The virtual industry has changed substantially in the last two decades, and it’s continually attracting new, aspiring VAs to the field. But what is it about hiring a virtual assistant over an employee that has business owners buzzing?

Here are some of the differences between hiring an employee and a virtual assistant:

 

The Costs

When a business hires an employee, they will be paying the employee an hourly wage, in addition to health benefits, taxes, unemployment insurance. They also need to pay for extra office space, office furniture and any equipment and supplies necessary for getting the job done.

A virtual assistant is an independent contractor, and therefore, clients are not responsible for office space and equipment themselves.

Also, the client pays for 100% productive work when working with a VA. No need to pay for washroom breaks, lunch hours, or sick days.

 

The Technology

Thanks to our ever-changing and ever-improving technology, there are more and more ways for a VA to work with clients. Some examples of this are:

  • Skype
  • Zoom
  • Google Voice
  • Slack
  • Asana
  • Trello
  • ClickUp

These applications bring virtual meetings and tasks together, seamlessly, allowing a virtual assistant the ability to do everything an on-hand employee can do; for less per year than the cost of an employee.

 

The Communication

Virtual assistants are well-versed in clear communication and have many options at their fingertips. The Internet makes it happen in many ways (refer to the above list), but in addition to that, email and phone conferences also help with communications. With the advancement of communication in recent years, it’s possible to even have your phone answered remotely. Many businesses benefit from this as it adds a personal touch – a receptionist without the added cost.

 

The Skillsets

Virtual assistants come from a varied range of business backgrounds and can perform many different roles. VAs can replace employees such as:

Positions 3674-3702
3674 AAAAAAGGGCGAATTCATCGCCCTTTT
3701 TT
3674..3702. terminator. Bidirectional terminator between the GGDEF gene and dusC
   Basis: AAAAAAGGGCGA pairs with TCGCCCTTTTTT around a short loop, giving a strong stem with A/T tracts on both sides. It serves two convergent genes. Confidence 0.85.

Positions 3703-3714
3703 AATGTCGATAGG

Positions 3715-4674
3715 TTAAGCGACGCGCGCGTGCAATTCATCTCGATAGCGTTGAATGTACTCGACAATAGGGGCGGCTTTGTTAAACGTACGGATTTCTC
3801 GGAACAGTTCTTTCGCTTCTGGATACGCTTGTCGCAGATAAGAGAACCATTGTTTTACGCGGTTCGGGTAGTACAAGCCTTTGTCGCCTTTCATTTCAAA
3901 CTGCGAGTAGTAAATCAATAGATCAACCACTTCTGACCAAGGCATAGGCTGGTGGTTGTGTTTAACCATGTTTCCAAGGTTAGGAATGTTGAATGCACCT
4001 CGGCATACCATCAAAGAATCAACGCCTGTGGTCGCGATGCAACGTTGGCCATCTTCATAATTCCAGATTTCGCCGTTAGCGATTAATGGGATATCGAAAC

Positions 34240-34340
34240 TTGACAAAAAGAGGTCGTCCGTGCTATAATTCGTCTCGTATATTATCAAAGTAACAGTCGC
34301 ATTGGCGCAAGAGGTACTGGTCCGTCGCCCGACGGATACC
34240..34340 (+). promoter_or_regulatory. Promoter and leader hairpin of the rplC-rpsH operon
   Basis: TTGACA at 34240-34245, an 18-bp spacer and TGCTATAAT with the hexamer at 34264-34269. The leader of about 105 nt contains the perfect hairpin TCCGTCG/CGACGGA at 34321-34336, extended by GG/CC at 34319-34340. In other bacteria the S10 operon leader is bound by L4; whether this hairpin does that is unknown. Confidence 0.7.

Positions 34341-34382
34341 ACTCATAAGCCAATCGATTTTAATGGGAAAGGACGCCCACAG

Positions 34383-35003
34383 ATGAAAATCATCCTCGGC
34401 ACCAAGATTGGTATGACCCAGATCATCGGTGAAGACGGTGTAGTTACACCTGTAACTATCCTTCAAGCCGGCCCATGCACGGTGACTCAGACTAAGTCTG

• executive assistant
  • office manager
  • secretary
  • legal secretary
  • legal assistant
  • paralegal
  • IT

With this wide range, many VAs have niches that can assist just about any business, such as:

  • website editing
  • transcription
  • secretarial work
  • social media marketing
  • data entry
  • bookkeeping
  • customer service
  • research

Depending on your business needs, you can hire one or several virtual assistants, and still be way more productive. Tim Ferriss mentions working with VAs in his book, The 4-Hour Workweek, and claims they have managed his email, paid his bills, and ran parts of his company.

 

Lastly, hiring a virtual assistant is a tax write-off for your business.

So, you can see, hiring a virtual assistant has so many benefits over hiring an employee. If this is something you’re considering for your own business, I suggest you get to work on your to-do list 🙂

 

What tasks could you outsource to a Virtual Assistant?

This exercise will help you to identify what tasks you currently manage within your business.

By categorising them, you can identify areas that you really could outsource, which would save you time and money in your business.

Some of The Tools I Use

Asana, Adobe Pro DC, Buffer, Canva, Dropbox, Evernote, Gmail Calendar, Microsoft Office (Word, Powerpoint, Excel, OneDrive), Hootsuite

Invoicely, LastPass, Linkedin, Outlook, RecurPost, Twitter, Facebook, Lumen5, SmarterQueue, SurveyMonkey, Todoist, Toggl, Trello, WeTransfer.